Meet Peter Kaestner (Part Time Tour Leader)PREVIOUS PAGE
Peter is a world-renowned independent birder who has spent a lifetime sharing his passion for birds with others.
Always a birder, Peter’s first international trip was at age nine in 1962, when he visited the Bahamas. In 1967 he spent a school year in New Delhi and returned twice as a diplomat to work at the U.S. Embassy there.
Along the way, he has birded in 181 eBird “countries” and currently holds eBird’s biggest world life list (9272). His IOC list stands at 9472 as of January 2021. Peter is also recognized in the Guinness Book of Records as the first person to see a representative of every bird family in the world.
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After receiving a degree in Biology at Cornell University (where he was an Ornithology teaching assistant), Peter served in the Peace Corps in Zaire as a secondary-school science teacher.
During his 36-year career as a U.S. diplomat, he helped negotiate the UN Desertification Convention in 1994 and a protocol amending the 1916 Migratory Bird Convention with Canada in 1995. He represented the United States at Conferences of the Parties of the Ramsar Convention and the Convention on International Trade in Endangered Species of Wild Fauna and Flora (CITES).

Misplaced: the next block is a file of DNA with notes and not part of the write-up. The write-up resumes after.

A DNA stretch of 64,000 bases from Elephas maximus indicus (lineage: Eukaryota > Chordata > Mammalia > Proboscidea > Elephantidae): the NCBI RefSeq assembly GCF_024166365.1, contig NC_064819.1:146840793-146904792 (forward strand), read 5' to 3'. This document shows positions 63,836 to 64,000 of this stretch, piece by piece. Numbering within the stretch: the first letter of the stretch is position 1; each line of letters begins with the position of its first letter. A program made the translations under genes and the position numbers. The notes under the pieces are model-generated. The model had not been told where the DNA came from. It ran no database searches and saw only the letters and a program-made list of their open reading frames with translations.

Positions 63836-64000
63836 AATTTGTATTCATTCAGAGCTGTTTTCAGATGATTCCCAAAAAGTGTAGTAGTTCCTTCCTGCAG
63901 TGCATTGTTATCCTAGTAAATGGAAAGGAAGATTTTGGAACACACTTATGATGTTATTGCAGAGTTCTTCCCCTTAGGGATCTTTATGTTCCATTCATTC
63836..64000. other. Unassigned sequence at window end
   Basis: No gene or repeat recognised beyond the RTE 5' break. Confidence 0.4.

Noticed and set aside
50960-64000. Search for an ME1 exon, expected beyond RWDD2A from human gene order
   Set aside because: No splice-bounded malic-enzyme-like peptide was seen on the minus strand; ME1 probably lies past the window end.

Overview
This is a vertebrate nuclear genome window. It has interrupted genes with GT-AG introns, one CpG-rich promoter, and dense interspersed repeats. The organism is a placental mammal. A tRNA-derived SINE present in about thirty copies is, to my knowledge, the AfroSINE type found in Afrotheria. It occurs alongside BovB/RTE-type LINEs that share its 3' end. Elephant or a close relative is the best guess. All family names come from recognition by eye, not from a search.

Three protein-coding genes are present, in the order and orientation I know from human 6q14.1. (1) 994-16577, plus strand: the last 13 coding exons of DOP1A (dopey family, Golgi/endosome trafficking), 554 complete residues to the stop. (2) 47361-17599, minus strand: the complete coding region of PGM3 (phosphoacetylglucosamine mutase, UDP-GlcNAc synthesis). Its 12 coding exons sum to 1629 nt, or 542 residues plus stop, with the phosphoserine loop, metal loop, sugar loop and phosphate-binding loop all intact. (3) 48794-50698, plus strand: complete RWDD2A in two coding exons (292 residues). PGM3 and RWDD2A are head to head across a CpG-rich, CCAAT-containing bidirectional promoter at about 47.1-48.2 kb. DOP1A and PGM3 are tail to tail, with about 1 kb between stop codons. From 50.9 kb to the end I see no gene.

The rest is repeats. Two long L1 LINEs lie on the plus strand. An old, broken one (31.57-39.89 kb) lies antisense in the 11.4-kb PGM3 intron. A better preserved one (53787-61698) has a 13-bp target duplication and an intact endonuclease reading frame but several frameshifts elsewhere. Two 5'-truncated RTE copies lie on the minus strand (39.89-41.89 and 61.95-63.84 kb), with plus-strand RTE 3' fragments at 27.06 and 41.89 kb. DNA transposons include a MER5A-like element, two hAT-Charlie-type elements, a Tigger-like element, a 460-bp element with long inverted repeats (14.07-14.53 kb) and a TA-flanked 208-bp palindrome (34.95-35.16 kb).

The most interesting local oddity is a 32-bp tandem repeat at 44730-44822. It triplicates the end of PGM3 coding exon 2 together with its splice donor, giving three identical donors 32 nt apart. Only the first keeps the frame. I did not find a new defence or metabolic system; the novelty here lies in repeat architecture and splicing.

Peter has lived in 12 different countries where he contributed to the scientific knowledge and conservation of birds, led scores of bird walks and tours, and authored dozens of articles. He re-discovered several birds in Colombia and Ecuador. But the highlight of Peter’s birding career came in 1989, when he was living in Bogotá. Just 50 kilometers east of the Colombian capital, he discovered a new bird – an antpitta named in his honor: Grallaria kaestneri (Cundinimarca Antpitta)
Since his retirement in August 2016, Peter has become a full-time birder, striving to be the first person to see 10,000 species. Peter gets the most satisfaction in sharing his passion for birds through involvement in local bird clubs, leading bird walks and tours, and giving illustrated lectures on birds around the world.